Fugu & Tako
The friendship between two Japanese white collar men changes as one of them turns into a puffer fish inside a sushi bar.
2012 | 5 - 10 | Black Comedy | Friendship | Special FX | USA
Recently we wrote a short guide on how to gain success on the web with a short film for Film TV, an Italian film weekly. We listed seven points, but we basically suggested to deeply understand the “medium” on which the majority of shorts are fond these days: the online eviroment. It’s maybe redundant to underline this, but to really know the rules, opportunities, as well as the limits, is crucial, and it is no coincidence that the best shorts, those who manage to really succeed online and reach a wide audience, are also the most innovative.
This is exactly the case of Fugu & Tako: strong idea, compelling story, straight, fast, visually effective and mobile friendly design, good pace, all in only eight minutes, that are enough to make us care about the characters. Above all one must know how to work with the short form, without overdoing it. Maybe a feature film based on this gimmick – the transformation of a man in a puffer fish – would be boring: the subtle balance that director Ben West and the actors manage to create in order to make us believe that this absurd change is likely, would be hard to sustain in 90 minutes. It works perfectly in a short, and the surprise created by this “irruption of the fantastic” reminds us a little of another story, In Dreams, a mockumentary, whose use of the ‘likely surreal’ element is highly entertaining.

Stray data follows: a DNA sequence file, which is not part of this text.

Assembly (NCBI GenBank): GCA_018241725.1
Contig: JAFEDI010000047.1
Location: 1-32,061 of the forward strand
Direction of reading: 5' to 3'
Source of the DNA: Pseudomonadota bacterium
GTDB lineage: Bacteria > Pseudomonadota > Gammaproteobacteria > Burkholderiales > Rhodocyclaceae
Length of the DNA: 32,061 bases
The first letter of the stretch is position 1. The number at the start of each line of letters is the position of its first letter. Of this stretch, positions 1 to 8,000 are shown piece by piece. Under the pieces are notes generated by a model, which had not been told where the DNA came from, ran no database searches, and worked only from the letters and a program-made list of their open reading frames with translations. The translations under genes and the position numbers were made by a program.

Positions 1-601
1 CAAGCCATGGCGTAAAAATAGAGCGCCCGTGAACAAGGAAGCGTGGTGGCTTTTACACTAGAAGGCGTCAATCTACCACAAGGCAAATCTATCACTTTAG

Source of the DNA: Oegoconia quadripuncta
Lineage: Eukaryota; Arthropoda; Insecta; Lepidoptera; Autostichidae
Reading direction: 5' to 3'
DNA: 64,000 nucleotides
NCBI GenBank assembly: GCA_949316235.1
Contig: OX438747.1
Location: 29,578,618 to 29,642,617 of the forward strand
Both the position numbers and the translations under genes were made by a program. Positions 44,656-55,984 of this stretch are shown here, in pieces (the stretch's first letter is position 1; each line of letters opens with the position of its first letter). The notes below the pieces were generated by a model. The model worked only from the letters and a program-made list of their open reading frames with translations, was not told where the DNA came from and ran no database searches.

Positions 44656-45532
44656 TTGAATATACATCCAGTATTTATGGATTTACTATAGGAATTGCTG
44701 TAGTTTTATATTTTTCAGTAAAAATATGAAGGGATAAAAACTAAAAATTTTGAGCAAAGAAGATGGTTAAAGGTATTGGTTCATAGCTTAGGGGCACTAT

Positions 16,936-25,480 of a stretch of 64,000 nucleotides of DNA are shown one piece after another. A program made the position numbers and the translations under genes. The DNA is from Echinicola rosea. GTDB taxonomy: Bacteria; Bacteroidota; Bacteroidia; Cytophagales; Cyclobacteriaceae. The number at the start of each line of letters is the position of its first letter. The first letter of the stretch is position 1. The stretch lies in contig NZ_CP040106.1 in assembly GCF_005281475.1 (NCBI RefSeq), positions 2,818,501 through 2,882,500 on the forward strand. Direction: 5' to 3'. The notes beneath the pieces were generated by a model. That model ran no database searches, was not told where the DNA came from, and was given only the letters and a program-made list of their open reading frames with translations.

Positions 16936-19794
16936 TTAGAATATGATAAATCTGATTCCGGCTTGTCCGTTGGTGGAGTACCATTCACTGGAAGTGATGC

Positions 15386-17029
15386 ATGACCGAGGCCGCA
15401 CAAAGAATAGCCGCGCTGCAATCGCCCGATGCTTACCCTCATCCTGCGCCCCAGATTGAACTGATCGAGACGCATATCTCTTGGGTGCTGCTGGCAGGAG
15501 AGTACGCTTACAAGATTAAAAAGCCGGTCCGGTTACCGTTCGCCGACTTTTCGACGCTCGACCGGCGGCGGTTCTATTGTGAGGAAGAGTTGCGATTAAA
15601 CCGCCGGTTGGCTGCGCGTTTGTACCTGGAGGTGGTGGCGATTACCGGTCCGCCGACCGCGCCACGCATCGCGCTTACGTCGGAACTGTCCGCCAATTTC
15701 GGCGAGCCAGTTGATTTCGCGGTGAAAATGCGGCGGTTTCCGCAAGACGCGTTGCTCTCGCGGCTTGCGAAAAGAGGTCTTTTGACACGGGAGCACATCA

The trailer of Fugu & Tako had been released a while ago, and it is finally online in full so we can fully appreciate the story. Also we can chase any suspicion this this was the situation where the film was just a showcase for the special effects work – particularly since writer / director West has his 15-year experience in that field.
The film, poised between buddy-comedy and mockumentrary, is especially enhanced by the performances of the two actors: both Hara, who manages to bring out the “person” under the visual effect, and Hashimoto, who gives heart and colors to his character, managing to engage the viewer emotionally. A story of a lost and found friendship, of physical and inner transformation, that entertains and gives food for thought.
If you are likely to became a fan of the two characters, as we did already after watching the film, check out Ben West’s Kickstarter campaign to take Fugu & Tako to the world of the graphic novel.
Tommaso Fagiolicomments powered by Disqus